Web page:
India's National Aerospace Laboratories (NAL) is continuing its search for industrial partners in an effort to move the Saras light transport aircraft into production for target customer the Indian air force.
Several domestic companies with the required manufacturing capability have been approached by India's national aerospace research and development agency, and responses will be studied in the coming months before a suitable partner is identified, says a NAL source.
Companies approached are believed to have included state-owned Hindustan Aeronautics, maintenance, repair and overhaul service provider Taneja Aerospace, automobile producer Mahindra & Mahindra, and engineering conglomerate Larsen & Toubro.
"Apart from production, the partner has to provide support and maintenance services, training, and ensure the availability of spares. It must also be a company that the Indian air force has confidence in," says the NAL source, cautioning: "Without a suitable partner, this programme faces a lot of difficulties."
However, other industry sources say that many of the companies that were approached are not keen to get into full-scale production of the aircraft. "There is little incentive to be involved in a programme where the commercial benefits are still not clear," says one.
The 14-seat, twin-turboprop Saras is targeted as a replacement for the air force's 20 Dornier 228 light transports, with the NAL also hoping that it will become India's first civil aircraft to receive US Part 25 certification.
Initiated as an Indo-Russian joint venture, the Rp1.2 billion ($30.1 million) Saras programme has suffered numerous delays since its launch in 1986. Ilyushin pulled out of the project due to a lack of funds, and an 18-month stoppage resulted from a US probe into potential military applications for the aircraft's US-manufactured avionics and propellers.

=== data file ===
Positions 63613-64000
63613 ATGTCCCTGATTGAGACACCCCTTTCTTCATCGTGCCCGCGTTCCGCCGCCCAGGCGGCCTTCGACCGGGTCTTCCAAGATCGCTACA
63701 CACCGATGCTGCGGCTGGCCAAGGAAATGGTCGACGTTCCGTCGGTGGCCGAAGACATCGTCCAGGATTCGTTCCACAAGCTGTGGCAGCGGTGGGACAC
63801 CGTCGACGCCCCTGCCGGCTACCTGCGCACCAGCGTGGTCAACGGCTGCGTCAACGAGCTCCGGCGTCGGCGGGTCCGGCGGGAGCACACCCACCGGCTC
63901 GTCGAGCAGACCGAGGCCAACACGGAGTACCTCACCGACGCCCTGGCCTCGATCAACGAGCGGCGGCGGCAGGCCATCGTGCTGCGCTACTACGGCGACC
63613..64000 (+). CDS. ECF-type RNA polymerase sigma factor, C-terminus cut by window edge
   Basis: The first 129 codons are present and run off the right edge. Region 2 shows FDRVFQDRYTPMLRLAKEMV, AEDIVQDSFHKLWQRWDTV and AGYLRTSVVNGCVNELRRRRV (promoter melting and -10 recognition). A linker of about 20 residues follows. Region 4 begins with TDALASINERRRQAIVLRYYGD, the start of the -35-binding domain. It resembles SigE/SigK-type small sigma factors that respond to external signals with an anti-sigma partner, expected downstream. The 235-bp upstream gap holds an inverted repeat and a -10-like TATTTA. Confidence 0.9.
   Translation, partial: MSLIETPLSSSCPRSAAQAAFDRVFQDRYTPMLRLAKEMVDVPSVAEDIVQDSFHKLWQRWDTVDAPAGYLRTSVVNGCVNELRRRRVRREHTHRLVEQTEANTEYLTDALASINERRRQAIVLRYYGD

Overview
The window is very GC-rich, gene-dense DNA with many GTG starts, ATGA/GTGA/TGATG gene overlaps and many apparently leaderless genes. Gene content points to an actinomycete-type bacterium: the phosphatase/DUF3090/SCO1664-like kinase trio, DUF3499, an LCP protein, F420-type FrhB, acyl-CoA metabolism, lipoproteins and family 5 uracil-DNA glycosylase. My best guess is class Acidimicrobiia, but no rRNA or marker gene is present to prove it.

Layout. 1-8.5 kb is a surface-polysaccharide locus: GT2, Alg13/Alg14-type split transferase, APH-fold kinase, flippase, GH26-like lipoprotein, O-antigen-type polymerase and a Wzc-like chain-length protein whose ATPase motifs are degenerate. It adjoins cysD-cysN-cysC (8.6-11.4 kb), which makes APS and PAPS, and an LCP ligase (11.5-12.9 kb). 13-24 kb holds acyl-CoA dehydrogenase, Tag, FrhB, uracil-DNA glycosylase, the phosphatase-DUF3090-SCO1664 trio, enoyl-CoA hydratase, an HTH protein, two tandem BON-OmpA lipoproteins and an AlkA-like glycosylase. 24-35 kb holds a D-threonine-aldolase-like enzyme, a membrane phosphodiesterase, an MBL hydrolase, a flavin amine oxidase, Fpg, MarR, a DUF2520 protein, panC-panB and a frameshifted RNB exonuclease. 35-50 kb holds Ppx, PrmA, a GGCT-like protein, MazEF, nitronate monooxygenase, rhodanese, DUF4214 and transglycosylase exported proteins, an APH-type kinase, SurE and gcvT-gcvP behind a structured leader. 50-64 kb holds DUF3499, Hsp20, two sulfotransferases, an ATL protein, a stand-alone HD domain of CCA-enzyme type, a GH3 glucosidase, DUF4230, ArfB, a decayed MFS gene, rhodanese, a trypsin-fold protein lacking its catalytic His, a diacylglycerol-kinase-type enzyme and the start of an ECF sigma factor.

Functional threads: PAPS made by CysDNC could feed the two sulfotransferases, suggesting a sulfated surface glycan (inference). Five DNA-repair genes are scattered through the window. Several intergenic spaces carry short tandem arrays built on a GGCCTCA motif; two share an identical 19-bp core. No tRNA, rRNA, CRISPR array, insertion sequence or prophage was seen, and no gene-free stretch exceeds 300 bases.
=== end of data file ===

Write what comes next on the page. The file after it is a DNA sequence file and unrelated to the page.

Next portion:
The first prototype flew in May 2004 and a second in April 2006. Work is under way on the third prototype, which is likely to be ready by mid-2008 and to fly by next October. This is likely to be the final production standard, and the NAL aims to secure certification by December 2009.
The new Saras is projected to have a maximum take-off weight of 6,100kg (13,400lb) and a maximum payload of over 1.2t. The NAL is now trying to remove 500kg from its third prototype by introducing composite tails and wings and reducing the number of bulkheads used in the fuselage.
Designed to have a maximum cruise speed of 280kt (520km/h), a ferry range of almost 2,000km (1,080nm) and an endurance of 6h, the Saras has a 14.7m (48.2ft) wing span, and an overall length of 15m. The aircraft currently uses two 1,200shp (730kW) Pratt & Whitney Canada PT6A-67A turboprops, which replace the original aircraft's 850shp -66s.
Honeywell is working to develop the autopilot systems, while Israel's Astronatika is helping to develop its engine instrument and crew alert system.